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Welcome to Discount Forklift's Troubleshooting Guide, where we offer solutions to the most common mechanical questions we've received over the years.
Educating yourself on these solutions will allow you to prevent your equipment from breaking down and keep your equipment running well for your business.
Often when changing out an LP Tank, the O-ring from the old tank will stick to the valve coupling. This means when the new tank is installed, two O-rings will be in place, interfering with the tank's seal and allowing propane to escape.
Fuel gauges have been known to lie and some lifts can burn through their fuel supply in a matter of a few hours.
A firm connection is needed when securing an LP Tank so the gas flows properly. Measure the gap between the tank collar and coupler – it should have about a 1/8th inch gap. If the gap is greater than 1/8th inch or you suspect the connection is loose, trying tightening further while wiggling the coupling. This may take some extra strength.
Even if you have ½ a gallon of anti-freeze left, on occasion, your regulator can still freeze over. Pop the hood of your machine and check for frost. If frost is present, use a heat gun or hot water and pour it over the frosted section to get things flowing again. Be sure to top off your anti-freeze before operating to prevent it from happening again.
Forklifts must be in Neutral to start. Double check that this is the case.
As a form of safety mechanism, some forklifts require the E-brake to be engaged for the machine to start. Engage the E-Brake and then try starting the lift again.
Some forklifts have a pressure sensor in the operator's seat cushion that needs to be activated for the forklift to start. Typically, 150lbs is needed to activate the switch, and on occasion the switch might get stuck. Bouncing on the seat a few times can help reset the switch.
Sometimes wiring and cannon plugs become loose during the freighting or transportation process. After you receive your lift, double check your battery as well as these other connections to make sure things are properly secured.
Occasionally freight drivers will leave the key in the ignition during the transportation process. This activates the forklift's battery which means there's a chance it might need a jump or to charge for a while after it gets to you.
Just like your car, sometimes your forklift needs to run a little bit to warm up the internal components for operation. With propane forklifts, this means the antifreeze needs a chance to melt the propane fuel in the regulator. Try letting your lift run for a bit and listen for an improvement in run quality. Low levels of antifreeze can also cause this issue.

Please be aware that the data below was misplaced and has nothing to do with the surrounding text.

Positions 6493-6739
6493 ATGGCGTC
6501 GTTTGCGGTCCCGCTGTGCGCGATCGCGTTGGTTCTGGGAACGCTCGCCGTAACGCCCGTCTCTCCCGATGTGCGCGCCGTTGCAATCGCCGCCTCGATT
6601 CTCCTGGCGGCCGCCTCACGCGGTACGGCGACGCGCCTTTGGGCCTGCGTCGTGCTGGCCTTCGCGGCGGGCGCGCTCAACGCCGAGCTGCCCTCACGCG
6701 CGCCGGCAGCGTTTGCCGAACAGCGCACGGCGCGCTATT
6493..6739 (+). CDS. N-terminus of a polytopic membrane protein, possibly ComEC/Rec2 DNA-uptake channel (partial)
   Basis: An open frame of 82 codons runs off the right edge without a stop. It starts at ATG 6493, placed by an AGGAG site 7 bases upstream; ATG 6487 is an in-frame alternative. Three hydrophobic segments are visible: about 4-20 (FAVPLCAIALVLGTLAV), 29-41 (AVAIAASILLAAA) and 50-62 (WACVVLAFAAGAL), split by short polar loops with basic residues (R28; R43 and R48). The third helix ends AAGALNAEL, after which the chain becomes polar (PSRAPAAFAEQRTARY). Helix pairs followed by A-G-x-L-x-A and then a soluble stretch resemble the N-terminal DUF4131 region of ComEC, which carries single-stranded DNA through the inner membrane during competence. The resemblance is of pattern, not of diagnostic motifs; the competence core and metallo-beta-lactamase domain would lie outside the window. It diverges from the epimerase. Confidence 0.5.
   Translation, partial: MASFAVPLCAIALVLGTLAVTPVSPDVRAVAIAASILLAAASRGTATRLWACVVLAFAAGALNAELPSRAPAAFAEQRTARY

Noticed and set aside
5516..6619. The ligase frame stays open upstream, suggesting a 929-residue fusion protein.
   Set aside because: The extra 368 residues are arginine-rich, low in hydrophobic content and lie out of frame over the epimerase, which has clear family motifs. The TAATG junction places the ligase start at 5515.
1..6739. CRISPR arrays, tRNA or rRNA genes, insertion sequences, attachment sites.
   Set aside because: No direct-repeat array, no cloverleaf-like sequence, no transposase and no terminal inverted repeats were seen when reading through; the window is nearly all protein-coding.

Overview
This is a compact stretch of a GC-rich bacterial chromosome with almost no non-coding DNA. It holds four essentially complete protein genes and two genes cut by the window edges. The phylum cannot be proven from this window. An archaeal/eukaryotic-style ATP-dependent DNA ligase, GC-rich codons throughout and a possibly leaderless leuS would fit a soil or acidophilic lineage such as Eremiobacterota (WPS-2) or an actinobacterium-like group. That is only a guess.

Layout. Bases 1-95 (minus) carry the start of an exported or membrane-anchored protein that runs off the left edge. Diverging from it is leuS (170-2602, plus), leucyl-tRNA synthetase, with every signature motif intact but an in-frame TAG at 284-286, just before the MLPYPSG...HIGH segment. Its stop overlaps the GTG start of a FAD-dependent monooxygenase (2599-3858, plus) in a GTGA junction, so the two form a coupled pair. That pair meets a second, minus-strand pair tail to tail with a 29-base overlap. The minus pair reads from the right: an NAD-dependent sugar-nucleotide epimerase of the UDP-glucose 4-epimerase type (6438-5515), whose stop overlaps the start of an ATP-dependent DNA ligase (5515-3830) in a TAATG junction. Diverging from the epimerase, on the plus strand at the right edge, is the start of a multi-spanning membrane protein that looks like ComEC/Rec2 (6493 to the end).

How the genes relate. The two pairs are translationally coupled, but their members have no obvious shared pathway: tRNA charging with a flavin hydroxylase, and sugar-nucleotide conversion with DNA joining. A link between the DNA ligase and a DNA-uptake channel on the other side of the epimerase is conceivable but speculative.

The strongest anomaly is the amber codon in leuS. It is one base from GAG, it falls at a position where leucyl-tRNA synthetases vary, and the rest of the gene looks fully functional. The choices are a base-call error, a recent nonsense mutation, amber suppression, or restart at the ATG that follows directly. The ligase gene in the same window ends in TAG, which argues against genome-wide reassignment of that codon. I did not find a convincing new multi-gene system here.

Sometimes changes in elevation or climate can affect how a forklift runs. This has to do with air density, humidity, and how electricity and heat transfer work under different conditions. If you suspect this could be the issue, your forklift may need to be retuned for your climate and elevation.
Electric forklift chargers need to be plugged directly into the forklift's battery so it can hold the charge. Some models of electric forklifts have a port on the outside of the machine that looks deceptively perfect to plug the charger into, but ultimately this charges nothing. Double check your connection configuration to make sure your forklift is charging properly.
Electric forklift chargers need to be configured properly to match the building's voltage. We always recommend calling an electrician prior to purchasing an electric forklift so they can help identify what voltage output your building has so your forklift charger can be configured accordingly. Voltage configurations for your electric charger can be found on a diagram inside the door.
Most forklifts have a built-in safety feature that cuts hydraulic function once the battery level gets low enough. This not only protects the operator, but also diverts remaining power to the drive function so the operator can get the lift to its charger.
Anytime a forklift is tipped at extreme angle, you run the risk of spilling some hydraulic fluid or coolant. This happens most commonly when a forklift has been recently loaded/unloaded during travel and usually stops dripping after a week of operation.
Some mechanical fluids such as coolant and hydraulic fluid have valves and plugs in place that allow for internal pressure regulation in the machine. If your lift has been serviced recently, it is normal to see a little dripping and typically stops within a week.